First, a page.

Depart Edinburgh at 09.00 and travel north over the Forth Road Bridge, passing one of Scotland's great engineering wonders - the Forth Rail Bridge. Continuing north into the Kingdom of Fife you pass Loch Leven castle where Mary Queen of Scots was imprisoned in 1567 and forced to abdicate from the throne.
Further on you will also pass Perth, the medieval capital of Scotland, before crossing the Highland Boundary Fault line, and the point where the scenery changes from the rolling farmland of the Lowlands to the forested hills and mountains of the Scottish Highlands. Surrounded by this beautiful scenery and on the banks of the River Tay is the Cathedral town of Dunkeld, your first stop of the day. Dunkeld was for many centuries the capital of the Christian Celtic Church, and its 13th century Cathedral reflects the once great importance of this quaint Highland village. From Dunkeld it's a short drive to the Hermitage, a fantastic woodland walk leading up to the Black Linn Falls where the River Braan cascades into a narrow gorge. Surrounded by some of Scotland's tallest trees and changing spectacularly in appearance throughout the seasons it's a great place at any time of year. You may even have the chance to see the spectacular sight of Salmon attempting to leap up the falls and on towards their spawning grounds.
Leaving the Hermitage you follow the wide valley of the River Tay towards the Victorian resort town of Pitlochry. You will spend around 1 hour here and you can visit the many great shops and restaurants or maybe even take a walk down towards Loch Faskally.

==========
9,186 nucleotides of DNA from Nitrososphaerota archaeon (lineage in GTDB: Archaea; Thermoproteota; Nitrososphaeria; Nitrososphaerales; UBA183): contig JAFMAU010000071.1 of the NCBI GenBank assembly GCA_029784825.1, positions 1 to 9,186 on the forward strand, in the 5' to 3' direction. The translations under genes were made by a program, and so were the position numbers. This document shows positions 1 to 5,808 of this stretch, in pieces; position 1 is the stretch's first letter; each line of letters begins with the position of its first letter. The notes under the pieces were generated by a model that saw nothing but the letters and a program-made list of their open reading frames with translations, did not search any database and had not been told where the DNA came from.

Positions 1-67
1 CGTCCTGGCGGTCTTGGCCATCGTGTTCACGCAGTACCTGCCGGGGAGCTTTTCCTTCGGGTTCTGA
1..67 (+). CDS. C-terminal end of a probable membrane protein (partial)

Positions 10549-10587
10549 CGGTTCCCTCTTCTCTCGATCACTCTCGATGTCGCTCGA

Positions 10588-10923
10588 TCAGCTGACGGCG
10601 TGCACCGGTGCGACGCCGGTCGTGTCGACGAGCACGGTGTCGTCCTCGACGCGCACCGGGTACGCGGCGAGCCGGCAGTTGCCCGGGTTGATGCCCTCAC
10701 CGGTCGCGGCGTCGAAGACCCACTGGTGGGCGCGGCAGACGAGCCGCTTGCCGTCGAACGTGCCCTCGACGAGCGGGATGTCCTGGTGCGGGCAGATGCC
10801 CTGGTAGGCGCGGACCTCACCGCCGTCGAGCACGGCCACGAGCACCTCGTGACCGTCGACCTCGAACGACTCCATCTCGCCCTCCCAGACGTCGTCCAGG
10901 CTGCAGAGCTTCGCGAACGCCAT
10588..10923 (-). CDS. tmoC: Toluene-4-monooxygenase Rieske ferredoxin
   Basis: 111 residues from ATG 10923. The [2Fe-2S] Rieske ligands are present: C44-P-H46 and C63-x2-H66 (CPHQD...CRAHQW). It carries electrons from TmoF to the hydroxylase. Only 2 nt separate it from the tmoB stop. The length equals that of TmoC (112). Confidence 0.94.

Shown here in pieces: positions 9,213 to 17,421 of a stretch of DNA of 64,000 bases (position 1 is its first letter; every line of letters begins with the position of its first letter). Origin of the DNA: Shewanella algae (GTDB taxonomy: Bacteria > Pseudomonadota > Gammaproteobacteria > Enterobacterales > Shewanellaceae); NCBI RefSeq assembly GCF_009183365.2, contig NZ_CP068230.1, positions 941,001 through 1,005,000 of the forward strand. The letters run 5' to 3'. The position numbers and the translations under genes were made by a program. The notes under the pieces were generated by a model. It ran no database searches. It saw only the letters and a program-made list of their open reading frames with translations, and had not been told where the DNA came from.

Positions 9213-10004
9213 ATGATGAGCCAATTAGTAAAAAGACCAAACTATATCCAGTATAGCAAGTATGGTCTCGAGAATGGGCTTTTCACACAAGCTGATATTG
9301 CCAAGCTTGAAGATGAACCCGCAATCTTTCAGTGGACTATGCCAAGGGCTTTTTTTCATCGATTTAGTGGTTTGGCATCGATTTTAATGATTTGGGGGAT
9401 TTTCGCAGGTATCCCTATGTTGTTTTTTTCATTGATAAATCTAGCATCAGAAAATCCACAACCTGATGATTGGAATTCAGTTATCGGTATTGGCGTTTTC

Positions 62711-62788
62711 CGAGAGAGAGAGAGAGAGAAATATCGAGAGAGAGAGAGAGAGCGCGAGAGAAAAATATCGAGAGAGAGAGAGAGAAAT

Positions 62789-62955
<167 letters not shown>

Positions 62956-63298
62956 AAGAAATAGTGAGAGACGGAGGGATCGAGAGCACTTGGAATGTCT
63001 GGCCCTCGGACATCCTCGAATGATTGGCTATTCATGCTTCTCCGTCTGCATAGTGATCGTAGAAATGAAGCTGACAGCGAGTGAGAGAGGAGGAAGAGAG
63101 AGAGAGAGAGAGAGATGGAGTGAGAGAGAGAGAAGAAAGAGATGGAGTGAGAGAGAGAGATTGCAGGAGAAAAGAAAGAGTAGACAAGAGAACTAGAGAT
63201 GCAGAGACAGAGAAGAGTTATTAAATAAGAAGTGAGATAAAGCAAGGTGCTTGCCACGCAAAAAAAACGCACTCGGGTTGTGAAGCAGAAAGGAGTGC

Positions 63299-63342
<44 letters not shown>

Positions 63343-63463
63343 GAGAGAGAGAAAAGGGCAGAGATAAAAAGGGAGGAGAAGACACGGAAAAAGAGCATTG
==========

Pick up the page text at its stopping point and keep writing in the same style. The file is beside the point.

After lunch you take a scenic drive through the mountains of Highland Perthshire, first crossing over the Pass of Killiecrankie before a short stop at the Queen's View overlooking Loch Tummel. On a clear day the view here is stunning, looking over to the unmistakable peak of Schiehallion and beyond to the mountains of Glencoe. Continuing alongside Loch Tummel you then head over the hills into the ancient lands of Breadalbane, or the ‘High Country’ surrounding Loch Tay. You will make a stop at the waterside village of Kenmore with a chance to walk along the shores of the loch and enjoy the views to the dramatic bulk of Ben Lawers rising high above the water.
From here you travel the short distance to the town of Aberfeldy and Dewars Whisky distillery, where you can discover the secret of how Scotland's national drink is made. No visit to Scotland is complete without sampling a 'wee dram' and you will get the chance to taste some of the finished product. Known in the Gaelic as Uisge Beatha (or 'water of life') whisky has been produced for centuries in Scotland and the art is now close to perfection. From here the tour returns you to the lowlands and Edinburgh.
Return time - approx. 18.30
** On Sundays from November to March this tour will visit Glenturret Distillery instead.
Photography Credits: Visit Britain, Visit Scotland, Britainonview, Mike Hasted, Luke Sheppard, Ingrid Rasmussen, Pawel Libera, Tony Pleavin, Craig Easton, David Angel, Martin Brent, Bob Berry, Paul Watts